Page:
From Royal Hôtel to Street Brawls: The Location, Personnel and Public Problems of the Venetian Embassy in Seventeenth-Century Paris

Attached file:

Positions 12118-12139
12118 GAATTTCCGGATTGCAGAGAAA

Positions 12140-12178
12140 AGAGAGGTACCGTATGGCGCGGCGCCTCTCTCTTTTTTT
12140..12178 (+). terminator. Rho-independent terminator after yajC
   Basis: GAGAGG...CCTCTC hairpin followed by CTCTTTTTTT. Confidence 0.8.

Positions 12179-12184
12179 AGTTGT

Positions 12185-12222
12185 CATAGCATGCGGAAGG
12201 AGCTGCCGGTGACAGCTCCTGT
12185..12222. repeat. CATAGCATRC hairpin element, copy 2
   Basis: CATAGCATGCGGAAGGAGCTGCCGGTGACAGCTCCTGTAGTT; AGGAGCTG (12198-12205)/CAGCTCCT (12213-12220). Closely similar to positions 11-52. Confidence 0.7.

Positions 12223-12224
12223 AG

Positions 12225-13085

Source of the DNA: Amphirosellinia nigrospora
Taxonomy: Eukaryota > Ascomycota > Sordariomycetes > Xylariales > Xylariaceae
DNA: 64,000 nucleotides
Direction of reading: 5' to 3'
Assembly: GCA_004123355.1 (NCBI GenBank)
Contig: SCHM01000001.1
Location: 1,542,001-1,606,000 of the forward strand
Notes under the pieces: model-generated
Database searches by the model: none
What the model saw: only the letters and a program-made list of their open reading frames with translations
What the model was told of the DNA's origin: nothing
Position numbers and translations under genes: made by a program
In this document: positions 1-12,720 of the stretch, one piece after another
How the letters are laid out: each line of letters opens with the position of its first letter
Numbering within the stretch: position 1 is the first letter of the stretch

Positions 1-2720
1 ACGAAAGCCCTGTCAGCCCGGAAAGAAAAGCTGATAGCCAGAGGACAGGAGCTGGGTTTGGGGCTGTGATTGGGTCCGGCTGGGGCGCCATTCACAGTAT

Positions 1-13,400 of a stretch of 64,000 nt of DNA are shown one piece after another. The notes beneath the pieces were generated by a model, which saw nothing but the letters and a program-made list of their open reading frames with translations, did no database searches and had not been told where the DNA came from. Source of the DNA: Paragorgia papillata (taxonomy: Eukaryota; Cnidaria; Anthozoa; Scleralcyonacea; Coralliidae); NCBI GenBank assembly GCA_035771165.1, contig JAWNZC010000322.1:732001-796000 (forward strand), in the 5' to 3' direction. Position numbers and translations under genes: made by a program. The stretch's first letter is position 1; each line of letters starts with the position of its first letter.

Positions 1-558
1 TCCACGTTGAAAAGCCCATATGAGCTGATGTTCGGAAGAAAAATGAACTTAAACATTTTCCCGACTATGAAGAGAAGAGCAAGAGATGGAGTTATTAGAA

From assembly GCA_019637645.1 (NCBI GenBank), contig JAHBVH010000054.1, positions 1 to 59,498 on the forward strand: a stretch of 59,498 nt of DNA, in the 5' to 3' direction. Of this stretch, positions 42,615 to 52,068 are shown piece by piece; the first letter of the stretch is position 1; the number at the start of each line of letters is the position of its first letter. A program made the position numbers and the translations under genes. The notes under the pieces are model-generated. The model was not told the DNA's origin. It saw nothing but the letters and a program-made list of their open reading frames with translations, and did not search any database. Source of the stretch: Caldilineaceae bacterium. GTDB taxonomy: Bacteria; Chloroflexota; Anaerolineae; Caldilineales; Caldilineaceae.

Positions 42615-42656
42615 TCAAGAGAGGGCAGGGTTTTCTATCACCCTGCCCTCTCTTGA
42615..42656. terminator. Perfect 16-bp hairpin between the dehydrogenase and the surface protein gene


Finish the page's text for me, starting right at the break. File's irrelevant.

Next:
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Where histories of Venetian diplomatic success in France have long drawn on the ambassadors’ dispacci and relazioni, these are only just beginning to be used to explore the personalities of the ambassadors themselves. In contrast, this article will use French notarial and legal records to investigate the daily lives of the ambassador and his staff in seventeenth century Paris. In particular, it will examine documents attesting to the turbulent life of the Hôtel de Venise, and its boisterous staff and servants. Apart from their official presence at Versailles, little has been done to establish where the ambassadors lived in Paris, and with whom they had contact. This article first shows the mobility of the official hôtel, but also points to simultaneous lodgings being held by the ambassadors, suggesting an official and a private life. This also illustrates the ambassadors in contact with the Parisian elite, beyond the court. It then outlines how the French archival record points to which were the most visible household officers, and traces their appearance in legal and business transactions. It demonstrates a distinct corps of Italian officers, and French domestiques, all of whom represented Venice in Paris, and had contact with Parisians. While these servants eased the ambassadors’ existence in France, they also created problems for them. Indeed, some servants were more likely to make trouble than others. In situations where the ambassadors’ servants breached the peace, or were themselves menaced by the French, who was ultimately responsible for the good behaviour of the embassy?
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